PAPERS Resources

AAR Annual Meeting
Atlanta, GA
November 21-24, 2015

AAR Sessions (PDF)

Additional Meeting Sessions (PDF)

Session Index (PDF)

Participant Index (PDF)

Session Locations (PDF)

Exhibitor Index and Exhibit Hall Maps (PDF)

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Moral Injury and Recovery in Religion, Society, and Culture Group

Statement of Purpose: 

The Moral Injury and Recovery in Religion, Society, and Culture Group engages interdisciplinary study on moral injury, an emerging concept which attempts to engage the impact of making difficult moral choices under extreme conditions, experiencing morally anguishing events or duties, witnessing immoral acts, or behaving in ways that profoundly challenge moral conscience and identity and the values that support them.

In examining how understandings of recovery from moral injury might illuminate post-conflict situations in many areas of the world, this unit will interrogate how educating a wider public about moral injury might challenge the role of religion in supporting war and the militarization of international and intra-national conflicts, the effects of war on combatants in post-conflict societies, and more effective means for social support in recovery from moral injury.
Contributions are welcome engaging:
• diverse religious, cultural, and social systems and their sacred texts;
• neuroscientific approaches to ritual, moral formation, and the moral emotions;
• proposed methods for recovery, such as ritual, pastoral counseling, spiritual direction, arts, community life, narrative, and interreligious cooperation; and
• the roles of gender, ethnicity, sexuality, class, race, and other forms of oppression in relation to personal agency and theories of ethics.

Call for Papers: 

Moral injury is a wound of moral subjectivity within a social context. It combines loss of faith in one’s own moral goodness and the goodness of the surrounding society and occurs either through the experience of particular acts or through a longer-term experience of social suffering and moral distrust. It is linked to the loss of a meaningful world so that “An individual with moral injury may begin to view him or herself as immoral, irredeemable, and un-reparable or believe that he or she lives in an immoral world.” (Litz, et. al., Dec. 2009 Cl Psych Rev) First identified in 1993 by VA psychiatrist Jonathan Shay as involving the violation of what is right by someone in authority, moral injury is currently defined as involving “an act of transgression that creates dissonance and conflict because it violates assumptions and beliefs about right and wrong and personal goodness.” (Litz) It includes a range of relevant agency, from actual perpetration to witnessing violations and can include shame for violating core moral values, survivor guilt, remorse at causing harm, alienation from religious communities and beliefs, being haunted by mistreating human remains, and grief at losses, including the loss of a sense of being a good person.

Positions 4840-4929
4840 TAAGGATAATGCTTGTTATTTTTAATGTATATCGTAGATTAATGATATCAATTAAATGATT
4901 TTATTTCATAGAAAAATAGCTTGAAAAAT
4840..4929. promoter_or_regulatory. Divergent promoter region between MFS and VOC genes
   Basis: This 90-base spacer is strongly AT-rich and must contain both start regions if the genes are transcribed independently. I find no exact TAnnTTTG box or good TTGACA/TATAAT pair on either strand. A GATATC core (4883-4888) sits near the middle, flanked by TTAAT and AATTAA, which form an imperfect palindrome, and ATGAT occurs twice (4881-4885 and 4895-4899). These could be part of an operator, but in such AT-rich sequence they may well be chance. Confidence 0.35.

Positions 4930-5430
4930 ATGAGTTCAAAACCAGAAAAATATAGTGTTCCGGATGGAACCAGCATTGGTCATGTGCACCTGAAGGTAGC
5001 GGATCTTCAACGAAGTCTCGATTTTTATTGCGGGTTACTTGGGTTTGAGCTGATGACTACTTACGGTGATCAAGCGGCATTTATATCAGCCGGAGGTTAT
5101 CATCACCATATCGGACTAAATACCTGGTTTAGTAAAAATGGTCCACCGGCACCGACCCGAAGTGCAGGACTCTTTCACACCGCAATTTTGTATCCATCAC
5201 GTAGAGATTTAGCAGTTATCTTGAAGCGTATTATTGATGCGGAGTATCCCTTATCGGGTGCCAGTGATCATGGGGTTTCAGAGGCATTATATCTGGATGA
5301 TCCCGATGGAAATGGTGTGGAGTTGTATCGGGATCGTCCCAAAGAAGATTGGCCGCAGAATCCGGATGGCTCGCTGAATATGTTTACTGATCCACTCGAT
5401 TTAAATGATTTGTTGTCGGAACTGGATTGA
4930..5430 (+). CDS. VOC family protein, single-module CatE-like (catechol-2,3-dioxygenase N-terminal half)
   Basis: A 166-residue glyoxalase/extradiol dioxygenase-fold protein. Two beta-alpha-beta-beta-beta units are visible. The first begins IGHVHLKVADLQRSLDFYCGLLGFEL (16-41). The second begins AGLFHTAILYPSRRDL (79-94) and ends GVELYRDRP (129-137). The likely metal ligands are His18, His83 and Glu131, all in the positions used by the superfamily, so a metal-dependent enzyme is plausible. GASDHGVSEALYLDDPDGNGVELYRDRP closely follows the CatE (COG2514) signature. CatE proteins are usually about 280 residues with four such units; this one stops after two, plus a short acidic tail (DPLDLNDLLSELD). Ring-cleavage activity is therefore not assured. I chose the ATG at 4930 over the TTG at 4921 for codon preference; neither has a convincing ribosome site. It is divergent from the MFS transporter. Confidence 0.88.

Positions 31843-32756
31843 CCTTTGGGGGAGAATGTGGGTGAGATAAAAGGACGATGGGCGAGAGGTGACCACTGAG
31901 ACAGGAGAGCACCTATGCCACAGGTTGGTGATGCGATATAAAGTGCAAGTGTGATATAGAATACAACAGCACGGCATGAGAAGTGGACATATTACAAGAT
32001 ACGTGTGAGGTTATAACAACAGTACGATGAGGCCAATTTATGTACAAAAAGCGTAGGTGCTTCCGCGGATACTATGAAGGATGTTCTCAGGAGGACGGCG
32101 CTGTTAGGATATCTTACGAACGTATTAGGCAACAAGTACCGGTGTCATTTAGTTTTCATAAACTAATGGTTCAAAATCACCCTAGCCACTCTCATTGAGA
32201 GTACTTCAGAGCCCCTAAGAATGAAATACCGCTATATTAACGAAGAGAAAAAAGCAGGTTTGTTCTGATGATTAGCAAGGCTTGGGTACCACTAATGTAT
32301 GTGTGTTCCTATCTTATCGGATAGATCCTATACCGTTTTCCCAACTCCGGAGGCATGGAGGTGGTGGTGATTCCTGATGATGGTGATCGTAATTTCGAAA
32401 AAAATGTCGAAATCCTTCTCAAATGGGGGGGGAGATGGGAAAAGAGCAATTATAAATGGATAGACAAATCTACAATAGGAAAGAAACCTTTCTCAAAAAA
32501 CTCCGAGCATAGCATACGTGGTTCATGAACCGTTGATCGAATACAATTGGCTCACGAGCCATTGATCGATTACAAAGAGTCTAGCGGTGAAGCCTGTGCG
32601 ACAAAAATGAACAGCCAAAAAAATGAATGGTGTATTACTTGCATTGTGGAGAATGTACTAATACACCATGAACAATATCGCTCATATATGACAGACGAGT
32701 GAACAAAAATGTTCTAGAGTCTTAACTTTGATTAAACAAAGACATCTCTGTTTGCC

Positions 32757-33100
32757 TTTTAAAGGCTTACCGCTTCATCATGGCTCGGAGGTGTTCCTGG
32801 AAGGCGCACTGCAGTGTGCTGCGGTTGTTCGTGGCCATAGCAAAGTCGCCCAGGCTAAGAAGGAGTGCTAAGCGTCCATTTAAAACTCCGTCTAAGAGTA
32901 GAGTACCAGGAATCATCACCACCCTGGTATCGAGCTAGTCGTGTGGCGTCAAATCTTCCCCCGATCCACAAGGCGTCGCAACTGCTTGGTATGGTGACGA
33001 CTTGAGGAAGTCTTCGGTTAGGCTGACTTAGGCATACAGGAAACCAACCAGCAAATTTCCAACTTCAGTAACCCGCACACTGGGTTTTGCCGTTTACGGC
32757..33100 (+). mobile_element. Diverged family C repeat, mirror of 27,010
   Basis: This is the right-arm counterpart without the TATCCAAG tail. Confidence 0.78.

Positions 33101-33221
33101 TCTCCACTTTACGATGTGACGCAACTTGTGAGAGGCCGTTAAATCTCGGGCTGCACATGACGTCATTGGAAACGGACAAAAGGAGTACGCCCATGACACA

For the 2015 AAR Annual Meeting, we invite papers or complete panels on 1) moral injury and other forms of trauma, such as injury to conscience and feelings of shame after moral transgressions, and psychological harm caused by social injustice or domestic violence (with particular interest in diverse religious scriptural and cultural understandings of moral injury outside the Christian tradition) for a co-sponsored session with the Buddhist Critical-Constructive Reflection Group and the Warfare in Ancient Israel Group (SBL); 2) moral formation and moral injury in relation to teleological, deontological, and virtue ethics; 3) psychological and religious perspectives on moral injury, for a possible co-sponsored session with the Psychology, Culture and Religion Group; 4) conversations about moral injury among service providers in the active duty military, the VA, chaplains, and medical care givers; 5) moral injury in relation to issues of women and gender, for a possible co-sponsored session with the Women and Religion Section; 6) how the study of moral injury interrogates the role of religion in civic society.

Proposals are anonymous to chairs and steering committee members during review, but visible to chairs prior to final acceptance or rejection
In the selection process, the most frequent problem was confusion of moral injury with trauma studies. Some high quality papers did not understand moral injury and assumed it was a synonym for PTSD or trauma in victims of oppression. Hence, they were rejected. We plan to include a definition for moral injury in the description of the group and the call. As familiarity with the meanings of moral injury increase, we expect this problem will diminish.
ChairSteering Committee